Alcohols can be used as nucleophiles to convert carboxylic acids to esters. Due to the poor leaving group ability of -OH in carboxylic acids, an acid catalyst is required to speed up the reaction. Usually the alcohol starting material is used as the reaction solvent so that it can be present in a large excess. This helps to increase the reaction's yield by pushing reaction equilibrium to the right which can be understood via Le Chatelier's principle.
Predicting the Products of a Fischer Esterification
The mechanism begins with protonation of the carbonyl to increase its electrophilic character. A tetrahedral alkoxide intermediate is formed when the alcohol nucleophile adds to the protonated carbonyl, pushing the carbonyl pi electrons onto the oxygen. A different tetrahedral alkoxide intermediate is created when a proton is then transferred to one of the hydroxides (OH), turning it into a good leaving group. Reforming the protonated carbonyl bond then eliminates water as a leaving group. Finally, deprotonation of the carbonyl by water creates the ester product and regenerates the acid catalyst. All the steps of the mechanism are reversible
1) Protonation of the carbonyl
2) Nucleophilic attack on the carbonyl
3) Proton transfer
4) Removal of water as a leaving group
Evidence to support the Fischer esterfication mechanism comes from isotopic labeling experiments with oxygen-18. If the reaction is carried out with an oxygen-18 labeled alcohol, the isotope is found exclusively in the ester and not the water generated. This shows that the C-OH bond of the carboxylic acid and the H-OR bond of the alcohol that is broken during the reaction.
Worked Example: Planning a Synthesis Using a Fischer Esterification
How could the following molecule be made using a Fischer Esterification?
The key bond formed during a Fischer Esterifcation is the C-O sigma bond. The target molecule can be separated into the two required starting materials by breaking this bond. The carbonyl carbon fragment gains an –OH to become a carboxylic acid and the oxygen fragment gains an H to become an alcohol. The carboxylic acid and the alcohol are reacted using a strong acid catalyst.
Direct Conversion of Carboxylic Acids to Amides
The direct reaction of a carboxylic acid with an amine would be expected to be difficult because the basic amine would deprotonate the carboxylic acid to form a stable carboxylate salt. However when the ammonium carboxylate salt is heated to a temperature above 100 oC, water is driven off and an amide is formed. Due to the extreme conditions, this reaction is rarely used. When converting to an amide it is preferred to convert the carboxylic acid to a more reactive form such as an acid chloride first and then convert this molecule to an amide.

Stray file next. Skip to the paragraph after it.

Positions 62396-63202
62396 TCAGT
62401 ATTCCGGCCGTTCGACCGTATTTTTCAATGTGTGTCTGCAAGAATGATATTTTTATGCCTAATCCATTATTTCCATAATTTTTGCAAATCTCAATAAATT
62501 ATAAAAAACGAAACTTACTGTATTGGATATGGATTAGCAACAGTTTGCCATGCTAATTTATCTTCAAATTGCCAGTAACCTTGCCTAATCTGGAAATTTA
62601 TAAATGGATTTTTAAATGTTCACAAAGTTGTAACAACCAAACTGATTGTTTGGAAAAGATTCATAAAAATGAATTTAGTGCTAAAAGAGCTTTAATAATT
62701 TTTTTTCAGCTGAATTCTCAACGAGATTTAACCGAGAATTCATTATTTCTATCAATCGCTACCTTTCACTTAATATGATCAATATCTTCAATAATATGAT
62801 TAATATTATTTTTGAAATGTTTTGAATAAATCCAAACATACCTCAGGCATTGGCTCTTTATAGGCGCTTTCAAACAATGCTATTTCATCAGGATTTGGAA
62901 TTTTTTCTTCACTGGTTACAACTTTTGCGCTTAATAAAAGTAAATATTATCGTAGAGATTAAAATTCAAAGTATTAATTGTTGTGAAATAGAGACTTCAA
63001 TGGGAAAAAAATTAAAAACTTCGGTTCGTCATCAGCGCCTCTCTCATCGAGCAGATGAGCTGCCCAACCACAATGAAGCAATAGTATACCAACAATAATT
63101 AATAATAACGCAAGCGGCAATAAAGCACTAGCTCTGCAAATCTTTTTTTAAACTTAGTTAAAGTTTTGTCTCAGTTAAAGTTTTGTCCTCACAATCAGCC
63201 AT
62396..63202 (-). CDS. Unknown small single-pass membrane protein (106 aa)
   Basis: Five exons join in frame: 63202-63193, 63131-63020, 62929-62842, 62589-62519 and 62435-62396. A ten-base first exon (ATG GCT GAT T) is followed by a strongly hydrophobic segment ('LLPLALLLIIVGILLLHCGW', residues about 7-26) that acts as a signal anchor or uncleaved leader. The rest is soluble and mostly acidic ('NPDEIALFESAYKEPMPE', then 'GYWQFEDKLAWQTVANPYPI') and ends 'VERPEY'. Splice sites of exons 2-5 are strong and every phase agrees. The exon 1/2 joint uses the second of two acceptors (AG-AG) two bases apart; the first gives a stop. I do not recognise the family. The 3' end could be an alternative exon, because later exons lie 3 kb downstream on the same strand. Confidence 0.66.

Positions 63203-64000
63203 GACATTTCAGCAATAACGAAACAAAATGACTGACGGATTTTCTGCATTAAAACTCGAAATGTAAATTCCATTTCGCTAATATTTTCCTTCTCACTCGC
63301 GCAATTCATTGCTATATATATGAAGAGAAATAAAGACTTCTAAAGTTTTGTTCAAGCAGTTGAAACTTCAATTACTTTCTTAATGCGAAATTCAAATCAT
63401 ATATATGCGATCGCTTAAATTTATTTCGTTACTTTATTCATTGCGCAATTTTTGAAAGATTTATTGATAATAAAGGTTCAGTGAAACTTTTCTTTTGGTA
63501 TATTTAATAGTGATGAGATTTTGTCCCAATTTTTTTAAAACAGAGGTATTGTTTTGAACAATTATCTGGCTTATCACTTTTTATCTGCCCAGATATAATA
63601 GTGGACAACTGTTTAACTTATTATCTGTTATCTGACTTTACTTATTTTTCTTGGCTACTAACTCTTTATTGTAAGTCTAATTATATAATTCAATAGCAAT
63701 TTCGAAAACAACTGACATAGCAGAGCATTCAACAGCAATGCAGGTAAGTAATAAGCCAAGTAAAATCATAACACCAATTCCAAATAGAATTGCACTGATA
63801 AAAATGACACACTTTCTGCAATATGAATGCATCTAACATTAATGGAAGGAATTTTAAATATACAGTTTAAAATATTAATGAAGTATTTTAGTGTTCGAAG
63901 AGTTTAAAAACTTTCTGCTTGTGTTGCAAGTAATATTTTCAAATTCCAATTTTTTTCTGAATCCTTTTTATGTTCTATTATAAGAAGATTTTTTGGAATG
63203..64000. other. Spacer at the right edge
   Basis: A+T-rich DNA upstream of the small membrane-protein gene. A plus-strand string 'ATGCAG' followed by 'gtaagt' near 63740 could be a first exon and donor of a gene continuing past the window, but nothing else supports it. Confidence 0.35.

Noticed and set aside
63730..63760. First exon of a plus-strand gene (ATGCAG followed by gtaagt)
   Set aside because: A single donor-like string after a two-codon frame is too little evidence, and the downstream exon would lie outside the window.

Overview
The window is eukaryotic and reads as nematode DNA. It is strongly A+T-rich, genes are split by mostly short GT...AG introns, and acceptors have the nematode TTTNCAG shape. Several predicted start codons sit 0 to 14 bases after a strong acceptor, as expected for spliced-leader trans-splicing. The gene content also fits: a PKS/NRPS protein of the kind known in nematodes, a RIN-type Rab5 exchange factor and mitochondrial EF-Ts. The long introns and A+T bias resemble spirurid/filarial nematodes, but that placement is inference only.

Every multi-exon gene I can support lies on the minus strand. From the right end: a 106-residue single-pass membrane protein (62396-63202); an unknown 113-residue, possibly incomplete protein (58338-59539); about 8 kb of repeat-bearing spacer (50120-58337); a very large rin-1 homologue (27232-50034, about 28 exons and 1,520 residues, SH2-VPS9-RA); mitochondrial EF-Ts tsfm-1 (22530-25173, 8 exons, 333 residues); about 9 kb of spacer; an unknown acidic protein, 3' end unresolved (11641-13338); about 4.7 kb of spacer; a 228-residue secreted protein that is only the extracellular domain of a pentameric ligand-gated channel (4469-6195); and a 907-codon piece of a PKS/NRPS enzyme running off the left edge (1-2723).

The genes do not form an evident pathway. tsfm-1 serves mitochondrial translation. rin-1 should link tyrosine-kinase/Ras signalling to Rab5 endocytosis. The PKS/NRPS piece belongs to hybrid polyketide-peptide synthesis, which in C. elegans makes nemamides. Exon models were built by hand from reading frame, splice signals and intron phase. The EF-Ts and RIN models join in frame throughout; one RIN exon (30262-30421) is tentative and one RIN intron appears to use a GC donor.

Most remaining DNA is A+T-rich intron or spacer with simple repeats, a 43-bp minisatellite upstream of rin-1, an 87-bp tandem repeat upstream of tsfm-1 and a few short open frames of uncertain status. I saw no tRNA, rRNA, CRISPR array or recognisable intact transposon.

Conversion of Carboxylic Acids to Amides using DCC
The formation of amides from carboxylic acids and amines is a reaction of great importance in biochemistry. Proteins are formed through the creating of amide bonds between amino acid residues, so a great deal of research has been performed to find efficient methods. The direct conversion of a carboxylic acids to amides is difficult because amines are basic and tend to convert carboxylic acids to their highly unreactive carboxylates. One solution to this problem is through the use of dialkylcarbodiimides (R-N=C=N-R) coupling reagents, such as dicyclohexylcarbodiimide (DCC).
During a DCC amide coupling, the OH of a carboxylic acid is made into a good leaving group which can then be replaced by an amine during nucleophilic acyl substitution. Using DCC as a coupling reagent, 1o and 2o amines can be used to create 2o and 3o amides respectfully.
Predicting the products of DCC Coupling
DCC deprotonates the carboxylic acid to form a carboxylate, which is a better nucleophile. The corresponding protonation of DCC increases the electrophilic character of its C=N imide bond. The caboxylate nucleophile then adds to the imide bond and pushes the C=N pi electrons onto the nitrogen. The amine nucleophile can now add itself to the carbonyl bond as part of a nuleophilic acyl substitution. The DCC coupled oxygen is eliminated as dicyclohexylurea, a good leaving group, to create the amide product.
2) Nucleophilic attack by the carboxylate
3) Nucleophilic attack by the amine
4) Proton transfer
5) Leaving group removal
Conversion of Carboxylic acids to 1o alcohols
Lithium aluminum hydride (LiAlH4)